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Catheter ablation versus antiarrhythmic drugs for ventricular tachycardia in non-ischemic cardiomyopathy

Western Sydney Local Health District

Grant:
  • Early-Mid Career Fellowship
Organ System:
  • Cardiovascular
Date Funded:
  • 31 May, 2018
Chief Investigator/s:
  • Associate Professor Saurabh Kumar

Sudden death or cardiac arrest occurs when the heart goes into a fatal heart rhythm called ventricular tachycardia (VT). These fatal rhythms almost invariable occur due to underlying scar tissue in the heart from a variety of heart diseases. Cardiac arrest survivors receive a specialised form of pacemaker, called an implanted cardiac defibrillator (ICD) placed under the skin that automatically delivers an internal shock if VT recurs, thereby aborting otherwise inevitable sudden death. However, ICDs do not prevent VT from occurring in the first place, they only treat VT when it occurs. Cardiac arrest survivors will experience recurrent VT at an annual rate of 30-50 per cent/year. Recurrent shocks are painful, cause tremendous psychological trauma and lead to increased risk of death. They also lead to frequent hospital visits, and exponential health care utilisation.

Recurrent VT can be treated with strong doses of anti-arrhythmic (AAD) medications but these tend to be minimally effective, and with potent side effects. An alternative is to perform a cardiac ablation (CA) procedure that entails electrical wires navigated up through the veins to the heart, to identify, cauterise and thus destroy the electrical short circuits causing VT. Some studies have shown that CA is highly effective in curing VT, reducing VT burden and improving quality of life in patients with scar tissue due to coronary heart disease (blocked arteries). It is unknown if CA is just as effective for a large population of patients who have scar related to genetic (familial) disease, or infection or inflammation of the heart (termed non-ischemic cardiomyopathy). This group is important as the incidence of non-ischemic cardiomyopathy is rising; such patients tend to be young (30-60 years), and are very likely to experience toxic side effects from AAD and thus stand to gain the most benefit from CA. This research proposal is for a randomised trial that will examine if CA is superior to AAD in the treatment of VT in patients with non-ischemic cardiomyopathy.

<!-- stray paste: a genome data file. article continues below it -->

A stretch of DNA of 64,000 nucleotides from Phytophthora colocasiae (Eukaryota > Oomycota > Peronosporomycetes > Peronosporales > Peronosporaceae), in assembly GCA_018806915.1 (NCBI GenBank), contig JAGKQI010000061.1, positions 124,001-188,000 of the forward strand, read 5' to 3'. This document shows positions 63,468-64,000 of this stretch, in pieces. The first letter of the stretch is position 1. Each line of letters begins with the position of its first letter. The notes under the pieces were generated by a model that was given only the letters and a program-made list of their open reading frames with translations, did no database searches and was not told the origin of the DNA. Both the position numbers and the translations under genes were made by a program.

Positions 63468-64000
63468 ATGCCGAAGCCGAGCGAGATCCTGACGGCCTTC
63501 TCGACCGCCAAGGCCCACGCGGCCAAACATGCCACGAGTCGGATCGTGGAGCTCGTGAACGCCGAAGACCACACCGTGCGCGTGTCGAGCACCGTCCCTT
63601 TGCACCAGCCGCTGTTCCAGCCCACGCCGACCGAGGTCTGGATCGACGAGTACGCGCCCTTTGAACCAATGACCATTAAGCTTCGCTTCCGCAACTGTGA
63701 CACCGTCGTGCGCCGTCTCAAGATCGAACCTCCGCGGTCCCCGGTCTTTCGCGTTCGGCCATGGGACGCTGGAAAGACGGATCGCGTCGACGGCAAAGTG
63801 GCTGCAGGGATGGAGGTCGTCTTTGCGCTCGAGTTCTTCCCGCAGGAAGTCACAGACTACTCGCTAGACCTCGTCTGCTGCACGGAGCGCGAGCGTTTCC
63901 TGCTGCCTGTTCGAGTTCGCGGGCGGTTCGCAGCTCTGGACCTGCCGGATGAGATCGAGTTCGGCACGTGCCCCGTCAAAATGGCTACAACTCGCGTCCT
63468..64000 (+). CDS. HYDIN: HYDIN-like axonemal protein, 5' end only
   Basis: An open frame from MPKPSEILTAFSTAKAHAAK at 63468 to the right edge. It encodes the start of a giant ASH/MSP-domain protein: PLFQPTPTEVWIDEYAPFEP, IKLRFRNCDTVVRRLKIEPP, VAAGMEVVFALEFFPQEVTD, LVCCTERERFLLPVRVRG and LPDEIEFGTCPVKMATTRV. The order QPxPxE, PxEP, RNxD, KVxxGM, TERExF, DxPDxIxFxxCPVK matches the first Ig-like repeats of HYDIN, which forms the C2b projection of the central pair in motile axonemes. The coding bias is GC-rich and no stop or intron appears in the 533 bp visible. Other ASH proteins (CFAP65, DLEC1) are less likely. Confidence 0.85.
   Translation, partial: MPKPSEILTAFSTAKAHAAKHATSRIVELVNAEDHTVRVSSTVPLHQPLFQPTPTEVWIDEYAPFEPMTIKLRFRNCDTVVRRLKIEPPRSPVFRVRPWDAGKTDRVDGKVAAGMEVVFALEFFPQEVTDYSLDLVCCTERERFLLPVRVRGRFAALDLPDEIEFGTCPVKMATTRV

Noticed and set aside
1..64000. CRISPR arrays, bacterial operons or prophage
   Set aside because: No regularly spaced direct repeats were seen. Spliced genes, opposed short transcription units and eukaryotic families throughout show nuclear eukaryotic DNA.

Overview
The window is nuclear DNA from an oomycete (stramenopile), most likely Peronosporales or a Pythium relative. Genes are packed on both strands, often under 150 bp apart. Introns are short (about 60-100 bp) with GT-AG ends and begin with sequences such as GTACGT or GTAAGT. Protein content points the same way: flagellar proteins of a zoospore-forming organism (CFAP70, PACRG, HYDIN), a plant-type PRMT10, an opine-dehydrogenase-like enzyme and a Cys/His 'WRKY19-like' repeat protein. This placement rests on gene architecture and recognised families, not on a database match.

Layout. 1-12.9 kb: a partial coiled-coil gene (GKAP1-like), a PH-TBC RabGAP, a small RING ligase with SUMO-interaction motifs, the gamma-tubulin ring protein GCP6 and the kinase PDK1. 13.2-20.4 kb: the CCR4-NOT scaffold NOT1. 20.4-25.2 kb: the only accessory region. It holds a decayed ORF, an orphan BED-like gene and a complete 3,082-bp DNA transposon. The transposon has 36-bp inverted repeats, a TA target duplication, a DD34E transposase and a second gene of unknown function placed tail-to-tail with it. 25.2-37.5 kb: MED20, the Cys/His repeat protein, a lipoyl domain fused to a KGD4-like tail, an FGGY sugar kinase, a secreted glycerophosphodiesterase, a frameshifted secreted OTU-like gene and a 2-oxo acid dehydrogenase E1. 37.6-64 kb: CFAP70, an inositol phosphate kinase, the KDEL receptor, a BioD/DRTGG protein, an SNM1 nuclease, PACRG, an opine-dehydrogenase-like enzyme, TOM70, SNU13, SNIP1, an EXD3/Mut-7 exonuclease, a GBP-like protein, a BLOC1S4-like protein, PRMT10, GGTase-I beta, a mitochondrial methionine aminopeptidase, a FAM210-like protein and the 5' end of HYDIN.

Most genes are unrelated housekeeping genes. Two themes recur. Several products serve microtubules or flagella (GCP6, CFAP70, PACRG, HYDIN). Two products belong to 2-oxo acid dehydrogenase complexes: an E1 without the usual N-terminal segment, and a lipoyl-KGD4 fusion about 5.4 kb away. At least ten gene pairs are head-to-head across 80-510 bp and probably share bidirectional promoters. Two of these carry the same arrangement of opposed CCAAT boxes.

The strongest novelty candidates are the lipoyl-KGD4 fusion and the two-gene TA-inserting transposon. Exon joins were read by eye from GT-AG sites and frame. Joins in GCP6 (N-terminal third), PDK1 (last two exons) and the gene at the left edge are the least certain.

Results of this study will be disseminated through clinicians at scientific meetings/publication in journals (and via their social media channels), and by engagement of Sydney Health Partners, NSW Agency for Clinical Innovation and major national/international cardiac societies. Findings will lead to major practice and policy change nationally and globally. Engagement with patients and the general public will be via novel e-health social media channels such as Facebook and Twitter, as well as involvement of charitable foundations.